Background information
What are clinical trials ?

Clinical trials are experiments that examine a new treatment type for a certain disease. Via these trials your dog receives access to new treatment options. These new treatments can be varied: new anticancer medication, new surgical techniques, new radiation techniques, etc. Clinical trials are very important in research as they allow the evaluation of new treatment options or treatment procedures in patients for whom the treatment was conceived. These clinical trials are the best method to discover treatments that are possibly more efficacious or have less side effects than current treatment options.

In addition to clinical trials offering access to new treatments, there are also trials that focus on new diagnostic methods (e.g. detection of metastasis) or require a biological sample to further unravel the biology of certain tumour types.

In/exclusion criteria

Not every dog will be able to participate in a clinical trial. As clinical trials need to evaluate a new treatment type for specific tumour types or patients, the participating dogs will have to meet certain criteria. These criteria are also called inclusion and exclusion criteria and differ between clinical trials. The inclusion criteria can consist for example of a certain tumour type and the exclusion criteria of other diseases such as kidney malfunction. If your dog fits the inclusion criteria and you decide to let your dog participate, your dog will receive a close follow-up before, during and after the administration of the new treatment. The goal of this follow-up is to examine the safety and efficacy of the new treatment. This follow-up may include multiple blood samples, radiographs, ... and thus multiple visits to the institution where your dog receives the new treatment.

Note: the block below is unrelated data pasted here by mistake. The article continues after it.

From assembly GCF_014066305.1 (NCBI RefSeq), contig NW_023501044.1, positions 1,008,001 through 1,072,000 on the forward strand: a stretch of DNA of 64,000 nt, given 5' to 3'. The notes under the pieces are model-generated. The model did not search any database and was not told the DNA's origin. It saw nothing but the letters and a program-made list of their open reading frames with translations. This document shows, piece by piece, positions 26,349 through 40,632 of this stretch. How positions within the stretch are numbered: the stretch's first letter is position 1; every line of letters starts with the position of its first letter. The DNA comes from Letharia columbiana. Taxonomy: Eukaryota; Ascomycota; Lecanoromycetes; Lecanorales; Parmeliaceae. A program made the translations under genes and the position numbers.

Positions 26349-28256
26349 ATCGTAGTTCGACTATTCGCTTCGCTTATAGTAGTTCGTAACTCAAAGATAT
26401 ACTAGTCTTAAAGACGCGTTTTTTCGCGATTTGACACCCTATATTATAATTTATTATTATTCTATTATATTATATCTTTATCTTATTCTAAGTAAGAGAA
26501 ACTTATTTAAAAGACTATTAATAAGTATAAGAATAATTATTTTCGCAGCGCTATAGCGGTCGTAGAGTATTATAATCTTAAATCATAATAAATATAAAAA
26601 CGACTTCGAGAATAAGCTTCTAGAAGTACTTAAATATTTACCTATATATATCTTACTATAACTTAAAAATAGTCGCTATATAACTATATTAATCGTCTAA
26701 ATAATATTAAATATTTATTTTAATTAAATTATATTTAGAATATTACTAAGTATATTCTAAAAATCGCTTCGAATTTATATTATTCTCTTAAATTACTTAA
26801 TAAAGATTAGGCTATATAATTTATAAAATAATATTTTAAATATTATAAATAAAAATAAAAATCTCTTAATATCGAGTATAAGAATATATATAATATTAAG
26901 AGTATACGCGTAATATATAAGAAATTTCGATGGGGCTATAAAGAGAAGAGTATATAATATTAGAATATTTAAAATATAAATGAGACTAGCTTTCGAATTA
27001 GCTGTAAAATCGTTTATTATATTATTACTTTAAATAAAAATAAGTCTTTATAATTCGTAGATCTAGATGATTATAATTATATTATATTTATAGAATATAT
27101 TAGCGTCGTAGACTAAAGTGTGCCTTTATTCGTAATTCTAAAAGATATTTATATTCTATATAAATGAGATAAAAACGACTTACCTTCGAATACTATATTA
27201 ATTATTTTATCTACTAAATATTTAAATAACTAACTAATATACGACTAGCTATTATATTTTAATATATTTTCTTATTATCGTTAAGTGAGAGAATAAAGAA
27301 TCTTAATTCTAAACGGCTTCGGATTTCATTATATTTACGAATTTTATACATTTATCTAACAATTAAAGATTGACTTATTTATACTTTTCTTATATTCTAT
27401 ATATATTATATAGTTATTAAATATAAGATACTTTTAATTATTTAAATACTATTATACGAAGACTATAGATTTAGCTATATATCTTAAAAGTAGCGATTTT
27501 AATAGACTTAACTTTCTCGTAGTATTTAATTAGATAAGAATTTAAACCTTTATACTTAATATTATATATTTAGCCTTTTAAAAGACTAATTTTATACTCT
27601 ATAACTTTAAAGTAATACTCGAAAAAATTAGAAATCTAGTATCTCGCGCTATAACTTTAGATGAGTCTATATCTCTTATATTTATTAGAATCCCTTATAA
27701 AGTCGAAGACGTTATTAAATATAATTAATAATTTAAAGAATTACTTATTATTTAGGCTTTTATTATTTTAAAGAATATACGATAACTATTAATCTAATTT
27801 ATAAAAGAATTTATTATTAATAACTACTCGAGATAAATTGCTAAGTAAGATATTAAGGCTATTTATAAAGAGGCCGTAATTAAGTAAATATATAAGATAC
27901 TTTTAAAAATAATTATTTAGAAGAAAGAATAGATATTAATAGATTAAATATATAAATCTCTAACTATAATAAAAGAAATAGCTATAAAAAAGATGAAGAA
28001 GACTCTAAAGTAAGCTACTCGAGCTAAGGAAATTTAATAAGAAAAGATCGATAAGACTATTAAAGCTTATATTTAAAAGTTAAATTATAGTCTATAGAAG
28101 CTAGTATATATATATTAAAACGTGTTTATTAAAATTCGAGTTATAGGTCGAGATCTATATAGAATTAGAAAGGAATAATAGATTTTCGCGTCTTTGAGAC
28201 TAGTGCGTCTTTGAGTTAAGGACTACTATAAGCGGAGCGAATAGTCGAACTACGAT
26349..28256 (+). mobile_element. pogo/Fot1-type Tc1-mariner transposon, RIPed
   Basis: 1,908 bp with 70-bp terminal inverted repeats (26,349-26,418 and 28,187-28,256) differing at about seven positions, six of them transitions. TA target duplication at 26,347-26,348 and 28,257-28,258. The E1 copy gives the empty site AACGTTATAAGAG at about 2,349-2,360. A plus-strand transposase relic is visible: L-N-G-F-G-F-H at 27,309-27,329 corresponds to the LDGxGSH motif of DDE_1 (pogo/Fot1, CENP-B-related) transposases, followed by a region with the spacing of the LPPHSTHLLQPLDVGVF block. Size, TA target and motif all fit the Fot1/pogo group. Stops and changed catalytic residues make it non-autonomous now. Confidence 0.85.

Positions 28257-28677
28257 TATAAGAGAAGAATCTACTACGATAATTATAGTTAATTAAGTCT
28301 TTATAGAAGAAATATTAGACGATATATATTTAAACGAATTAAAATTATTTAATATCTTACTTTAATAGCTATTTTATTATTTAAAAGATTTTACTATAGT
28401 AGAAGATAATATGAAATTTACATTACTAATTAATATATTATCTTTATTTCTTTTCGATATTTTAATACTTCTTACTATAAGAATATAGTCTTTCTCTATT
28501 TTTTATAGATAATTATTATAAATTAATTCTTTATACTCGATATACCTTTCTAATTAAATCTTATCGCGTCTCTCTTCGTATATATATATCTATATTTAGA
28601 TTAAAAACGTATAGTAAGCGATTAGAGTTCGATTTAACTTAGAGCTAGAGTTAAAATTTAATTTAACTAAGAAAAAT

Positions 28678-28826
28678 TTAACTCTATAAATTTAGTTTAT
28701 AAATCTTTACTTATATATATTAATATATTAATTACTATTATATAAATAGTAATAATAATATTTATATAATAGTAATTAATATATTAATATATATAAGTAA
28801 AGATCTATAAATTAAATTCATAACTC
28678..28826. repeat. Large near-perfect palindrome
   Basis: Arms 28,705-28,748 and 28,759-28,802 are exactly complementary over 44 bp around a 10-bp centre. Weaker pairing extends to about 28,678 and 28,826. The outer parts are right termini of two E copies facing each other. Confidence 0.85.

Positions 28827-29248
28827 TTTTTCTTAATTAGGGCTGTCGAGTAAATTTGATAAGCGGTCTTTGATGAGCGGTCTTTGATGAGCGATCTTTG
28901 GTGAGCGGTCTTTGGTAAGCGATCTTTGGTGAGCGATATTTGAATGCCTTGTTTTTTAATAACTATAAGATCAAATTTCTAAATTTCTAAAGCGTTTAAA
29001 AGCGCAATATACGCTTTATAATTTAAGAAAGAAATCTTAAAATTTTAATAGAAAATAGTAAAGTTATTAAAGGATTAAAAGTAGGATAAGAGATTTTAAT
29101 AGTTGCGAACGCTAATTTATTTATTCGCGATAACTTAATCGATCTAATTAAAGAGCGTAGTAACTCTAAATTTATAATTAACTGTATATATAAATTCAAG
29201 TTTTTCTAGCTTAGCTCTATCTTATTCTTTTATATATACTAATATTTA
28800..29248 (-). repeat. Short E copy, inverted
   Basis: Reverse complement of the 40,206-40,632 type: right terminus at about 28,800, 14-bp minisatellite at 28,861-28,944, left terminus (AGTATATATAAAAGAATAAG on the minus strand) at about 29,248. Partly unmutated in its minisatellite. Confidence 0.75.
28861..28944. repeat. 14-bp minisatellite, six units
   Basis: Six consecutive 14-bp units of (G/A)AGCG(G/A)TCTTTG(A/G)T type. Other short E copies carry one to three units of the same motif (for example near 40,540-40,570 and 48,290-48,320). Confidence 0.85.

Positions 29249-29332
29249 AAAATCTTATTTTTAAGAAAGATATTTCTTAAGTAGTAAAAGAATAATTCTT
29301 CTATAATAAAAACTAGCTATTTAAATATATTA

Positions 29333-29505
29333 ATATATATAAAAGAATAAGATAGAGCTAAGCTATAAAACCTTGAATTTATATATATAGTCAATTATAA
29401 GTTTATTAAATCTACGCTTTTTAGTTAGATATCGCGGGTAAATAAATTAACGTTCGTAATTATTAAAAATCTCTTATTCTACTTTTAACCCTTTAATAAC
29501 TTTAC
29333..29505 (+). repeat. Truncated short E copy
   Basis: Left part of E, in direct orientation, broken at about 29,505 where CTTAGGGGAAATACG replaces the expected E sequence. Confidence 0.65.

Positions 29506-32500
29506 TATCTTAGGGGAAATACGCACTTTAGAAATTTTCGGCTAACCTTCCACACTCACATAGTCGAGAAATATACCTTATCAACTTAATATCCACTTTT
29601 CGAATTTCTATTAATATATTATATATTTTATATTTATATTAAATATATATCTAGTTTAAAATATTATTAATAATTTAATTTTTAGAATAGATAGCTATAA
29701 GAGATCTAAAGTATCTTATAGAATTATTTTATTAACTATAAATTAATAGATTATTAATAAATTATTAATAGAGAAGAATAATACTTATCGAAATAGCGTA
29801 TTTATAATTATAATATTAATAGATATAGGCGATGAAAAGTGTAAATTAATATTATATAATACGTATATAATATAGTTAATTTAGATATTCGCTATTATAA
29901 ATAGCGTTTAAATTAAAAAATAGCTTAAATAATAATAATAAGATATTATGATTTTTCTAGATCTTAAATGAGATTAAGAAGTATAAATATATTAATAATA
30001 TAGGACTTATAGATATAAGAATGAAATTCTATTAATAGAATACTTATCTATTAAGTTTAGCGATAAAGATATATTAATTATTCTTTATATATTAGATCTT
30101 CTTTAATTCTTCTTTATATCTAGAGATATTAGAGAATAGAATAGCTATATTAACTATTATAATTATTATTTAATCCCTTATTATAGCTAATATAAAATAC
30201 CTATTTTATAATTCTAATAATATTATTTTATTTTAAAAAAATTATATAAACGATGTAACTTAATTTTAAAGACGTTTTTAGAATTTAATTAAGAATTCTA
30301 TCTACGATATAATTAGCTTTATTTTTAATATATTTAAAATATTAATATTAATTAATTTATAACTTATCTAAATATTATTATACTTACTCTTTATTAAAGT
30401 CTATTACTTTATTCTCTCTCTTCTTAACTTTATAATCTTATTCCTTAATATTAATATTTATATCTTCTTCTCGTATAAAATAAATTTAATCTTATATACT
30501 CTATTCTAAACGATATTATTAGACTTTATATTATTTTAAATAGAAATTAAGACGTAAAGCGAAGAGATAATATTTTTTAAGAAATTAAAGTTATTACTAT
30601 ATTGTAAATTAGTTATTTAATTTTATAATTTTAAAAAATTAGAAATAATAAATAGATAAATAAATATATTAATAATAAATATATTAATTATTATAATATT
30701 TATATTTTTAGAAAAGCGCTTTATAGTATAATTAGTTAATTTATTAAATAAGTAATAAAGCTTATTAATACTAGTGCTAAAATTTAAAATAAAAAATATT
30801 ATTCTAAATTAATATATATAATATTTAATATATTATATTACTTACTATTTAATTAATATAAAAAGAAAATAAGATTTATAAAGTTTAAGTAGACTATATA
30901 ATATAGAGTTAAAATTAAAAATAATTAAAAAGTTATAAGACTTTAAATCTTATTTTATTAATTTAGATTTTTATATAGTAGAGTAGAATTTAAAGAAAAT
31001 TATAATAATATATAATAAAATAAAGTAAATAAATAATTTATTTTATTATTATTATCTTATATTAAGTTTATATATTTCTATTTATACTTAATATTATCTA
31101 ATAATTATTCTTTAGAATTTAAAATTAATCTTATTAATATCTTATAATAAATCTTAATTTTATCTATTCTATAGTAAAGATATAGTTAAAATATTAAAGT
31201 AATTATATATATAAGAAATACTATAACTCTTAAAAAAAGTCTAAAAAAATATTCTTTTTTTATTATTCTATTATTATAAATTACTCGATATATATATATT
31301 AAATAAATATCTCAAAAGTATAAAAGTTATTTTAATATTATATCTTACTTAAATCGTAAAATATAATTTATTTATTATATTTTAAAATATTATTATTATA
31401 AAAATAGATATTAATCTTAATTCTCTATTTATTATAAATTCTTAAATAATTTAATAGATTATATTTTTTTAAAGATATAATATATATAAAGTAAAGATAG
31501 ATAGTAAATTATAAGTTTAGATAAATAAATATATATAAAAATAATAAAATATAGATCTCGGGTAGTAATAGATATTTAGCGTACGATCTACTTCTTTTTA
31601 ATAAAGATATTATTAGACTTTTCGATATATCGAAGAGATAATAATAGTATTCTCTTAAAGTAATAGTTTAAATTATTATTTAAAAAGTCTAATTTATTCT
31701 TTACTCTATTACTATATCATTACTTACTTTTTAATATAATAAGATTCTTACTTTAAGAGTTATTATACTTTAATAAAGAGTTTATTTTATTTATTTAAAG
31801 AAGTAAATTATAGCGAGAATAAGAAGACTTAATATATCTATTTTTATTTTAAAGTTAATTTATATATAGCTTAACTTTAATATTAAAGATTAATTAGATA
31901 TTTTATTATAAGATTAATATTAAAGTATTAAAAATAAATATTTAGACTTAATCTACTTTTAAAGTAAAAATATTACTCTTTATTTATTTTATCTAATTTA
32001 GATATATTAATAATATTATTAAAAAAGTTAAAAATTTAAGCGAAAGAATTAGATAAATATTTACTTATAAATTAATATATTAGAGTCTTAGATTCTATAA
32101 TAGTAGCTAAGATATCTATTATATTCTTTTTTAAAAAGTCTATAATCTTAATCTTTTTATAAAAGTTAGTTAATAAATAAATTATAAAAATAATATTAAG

There are multiple advantages to clinical trials:

  • Your dog will have the possibility to get access to a new treatment which is not (yet) otherwise available, which can lead to similar or better results than the current standard treatment options for this tumour type.

  • If for any reason your dog cannot be treated with standard therapy (the existing treatments do not work (sufficiently) or have too much impact), your dog can receive an additional chance for a cure by participating in a clinical trial.
  • Standard treatment options can have a high cost, which is not always financially achievable. In general, clinical trials are free.
  • You and your dog can contribute to research that can potentially help other animals and/or humans in the future.

Possible disadvantages associated with clinical trials:

  • One cannot know in advance whether the new treatment is the most efficacious for your dog as this is being researched. Your veterinarian will always discuss the possible standard treatment options with you.
  • The new treatment may have unexpected adverse effects and it is therefore not possible to exclude severe side effects.
  • The examinations that have to take place to determine whether your dog fits the inclusion criteria may be more elaborate than those for a standard treatment.
  • Additional examinations and/or diagnostics can be necessary (as part of the research protocol)).